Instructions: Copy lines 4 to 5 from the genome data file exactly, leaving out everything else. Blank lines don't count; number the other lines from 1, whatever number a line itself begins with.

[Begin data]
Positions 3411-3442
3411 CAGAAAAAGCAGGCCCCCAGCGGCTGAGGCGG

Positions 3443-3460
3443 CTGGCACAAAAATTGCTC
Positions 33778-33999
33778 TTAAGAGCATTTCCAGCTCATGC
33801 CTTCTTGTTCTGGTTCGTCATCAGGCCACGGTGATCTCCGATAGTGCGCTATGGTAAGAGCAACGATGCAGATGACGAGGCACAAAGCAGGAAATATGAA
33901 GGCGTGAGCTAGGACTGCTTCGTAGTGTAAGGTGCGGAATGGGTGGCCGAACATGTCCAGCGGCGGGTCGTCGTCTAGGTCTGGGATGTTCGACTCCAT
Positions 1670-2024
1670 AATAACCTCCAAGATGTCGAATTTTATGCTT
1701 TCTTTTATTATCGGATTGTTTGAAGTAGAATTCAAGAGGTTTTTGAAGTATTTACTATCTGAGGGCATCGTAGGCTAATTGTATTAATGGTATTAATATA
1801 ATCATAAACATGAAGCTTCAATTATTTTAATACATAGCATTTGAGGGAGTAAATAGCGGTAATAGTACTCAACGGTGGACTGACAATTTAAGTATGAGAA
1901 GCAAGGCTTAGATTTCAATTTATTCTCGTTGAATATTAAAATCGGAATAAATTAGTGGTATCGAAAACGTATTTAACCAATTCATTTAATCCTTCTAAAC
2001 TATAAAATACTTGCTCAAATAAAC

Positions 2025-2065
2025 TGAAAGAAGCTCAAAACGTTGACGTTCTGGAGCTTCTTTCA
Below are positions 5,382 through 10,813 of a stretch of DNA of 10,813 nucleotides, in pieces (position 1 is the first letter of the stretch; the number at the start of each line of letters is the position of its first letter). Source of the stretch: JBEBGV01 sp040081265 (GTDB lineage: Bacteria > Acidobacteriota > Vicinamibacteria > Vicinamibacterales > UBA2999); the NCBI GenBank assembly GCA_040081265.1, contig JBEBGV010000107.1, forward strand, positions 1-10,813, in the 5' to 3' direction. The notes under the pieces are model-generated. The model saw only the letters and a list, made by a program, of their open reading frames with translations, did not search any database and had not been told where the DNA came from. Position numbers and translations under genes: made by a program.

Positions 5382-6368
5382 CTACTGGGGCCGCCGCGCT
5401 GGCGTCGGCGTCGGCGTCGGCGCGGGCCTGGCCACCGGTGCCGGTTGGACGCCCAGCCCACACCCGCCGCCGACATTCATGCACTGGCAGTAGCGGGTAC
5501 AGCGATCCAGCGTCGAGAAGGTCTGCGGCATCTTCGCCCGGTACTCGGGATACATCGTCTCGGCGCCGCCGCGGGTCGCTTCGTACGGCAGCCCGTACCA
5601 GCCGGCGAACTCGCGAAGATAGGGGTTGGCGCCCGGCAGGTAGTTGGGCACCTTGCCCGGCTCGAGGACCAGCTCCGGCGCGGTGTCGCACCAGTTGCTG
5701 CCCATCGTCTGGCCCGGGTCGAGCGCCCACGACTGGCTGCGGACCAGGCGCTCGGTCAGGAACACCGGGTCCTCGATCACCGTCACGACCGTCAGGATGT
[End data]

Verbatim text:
3443 CTGGCACAAAAATTGCTC
Positions 33778-33999